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Anonymity, nonverbal communication and prosociality in digitized interactions: An experiment on charitable giving

24 aprile 2024
2:00 pm
San Francesco Complex - classroom 2

We empirically examine the value of modern digital communication tools for inducing prosocial behaviour.

In our online experiment (N = 594), charity members transmit a standardized message to potential donors through alternative digital communication channels varying the amount of nonverbal content (written message in the baseline TEXT condition vs. voice recording in AUDIO vs. video-recorded discourse in VIDEO).

We find partial support for the initial conjecture that individuals are more cooperative towards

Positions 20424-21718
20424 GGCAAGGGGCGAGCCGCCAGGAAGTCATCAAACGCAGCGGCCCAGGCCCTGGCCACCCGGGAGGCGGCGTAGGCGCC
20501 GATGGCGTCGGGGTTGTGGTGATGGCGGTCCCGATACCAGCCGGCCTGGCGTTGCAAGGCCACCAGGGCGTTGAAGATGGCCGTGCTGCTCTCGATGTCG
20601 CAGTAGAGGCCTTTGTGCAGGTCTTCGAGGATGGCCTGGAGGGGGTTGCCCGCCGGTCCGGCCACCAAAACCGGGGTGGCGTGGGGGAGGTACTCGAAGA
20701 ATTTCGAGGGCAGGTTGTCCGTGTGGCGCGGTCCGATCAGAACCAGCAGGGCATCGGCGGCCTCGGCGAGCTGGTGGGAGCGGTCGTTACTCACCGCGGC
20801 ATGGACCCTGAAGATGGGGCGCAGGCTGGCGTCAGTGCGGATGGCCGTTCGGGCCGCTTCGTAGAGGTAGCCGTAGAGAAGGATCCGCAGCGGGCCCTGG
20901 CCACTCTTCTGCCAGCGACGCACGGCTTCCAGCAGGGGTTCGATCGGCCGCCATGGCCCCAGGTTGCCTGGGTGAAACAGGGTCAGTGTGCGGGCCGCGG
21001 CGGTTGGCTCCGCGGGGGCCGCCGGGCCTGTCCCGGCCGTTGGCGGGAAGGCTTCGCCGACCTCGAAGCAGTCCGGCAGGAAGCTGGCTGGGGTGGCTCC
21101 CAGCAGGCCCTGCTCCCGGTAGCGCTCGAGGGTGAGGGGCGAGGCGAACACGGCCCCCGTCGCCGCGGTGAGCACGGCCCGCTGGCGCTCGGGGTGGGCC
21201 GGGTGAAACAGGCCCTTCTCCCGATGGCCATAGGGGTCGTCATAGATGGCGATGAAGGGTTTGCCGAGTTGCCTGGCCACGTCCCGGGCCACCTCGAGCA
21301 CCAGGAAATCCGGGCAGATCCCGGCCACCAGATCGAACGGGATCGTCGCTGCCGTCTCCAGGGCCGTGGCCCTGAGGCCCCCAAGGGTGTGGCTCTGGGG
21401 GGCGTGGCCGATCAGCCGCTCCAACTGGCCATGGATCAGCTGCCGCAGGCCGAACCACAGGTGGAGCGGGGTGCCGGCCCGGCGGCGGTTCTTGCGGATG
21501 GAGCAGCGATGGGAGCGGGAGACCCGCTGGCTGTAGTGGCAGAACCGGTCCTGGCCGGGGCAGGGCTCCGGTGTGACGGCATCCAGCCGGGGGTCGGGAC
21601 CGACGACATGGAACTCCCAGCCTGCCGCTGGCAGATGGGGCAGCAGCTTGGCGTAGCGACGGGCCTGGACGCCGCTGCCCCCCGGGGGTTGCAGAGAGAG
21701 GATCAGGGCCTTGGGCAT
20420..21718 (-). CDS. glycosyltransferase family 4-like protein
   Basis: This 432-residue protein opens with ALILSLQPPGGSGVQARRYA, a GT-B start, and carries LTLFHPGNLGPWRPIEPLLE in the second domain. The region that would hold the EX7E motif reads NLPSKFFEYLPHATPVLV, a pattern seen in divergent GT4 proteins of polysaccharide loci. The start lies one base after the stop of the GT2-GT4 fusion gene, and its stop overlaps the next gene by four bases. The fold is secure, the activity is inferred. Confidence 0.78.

strangers the less anonymous the latter become to the former. Compared to the baseline TEXT condition, our AUDIO treatment induces a nearly 40% increase in the average donation. However, the transmission of nonverbal cues may backfire: the effect observed in the richest VIDEO condition has only half the magnitude of the one in AUDIO. We attribute this phenomenon to the “avoiding the ask” behaviour previously documented in the charity giving literature. We also rule out the possibility that these treatment effects stem from perceptual mechanisms by which these changes in prosociality are driven by the differences in the perception of charity members in the stimuli, suggesting that the treatment effects capture the intrinsic value of reducing anonymity for promoting prosociality in the digital world.


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Adam Zylbersztejn, University of Lyon 2 (Lumière) and GATE-LSE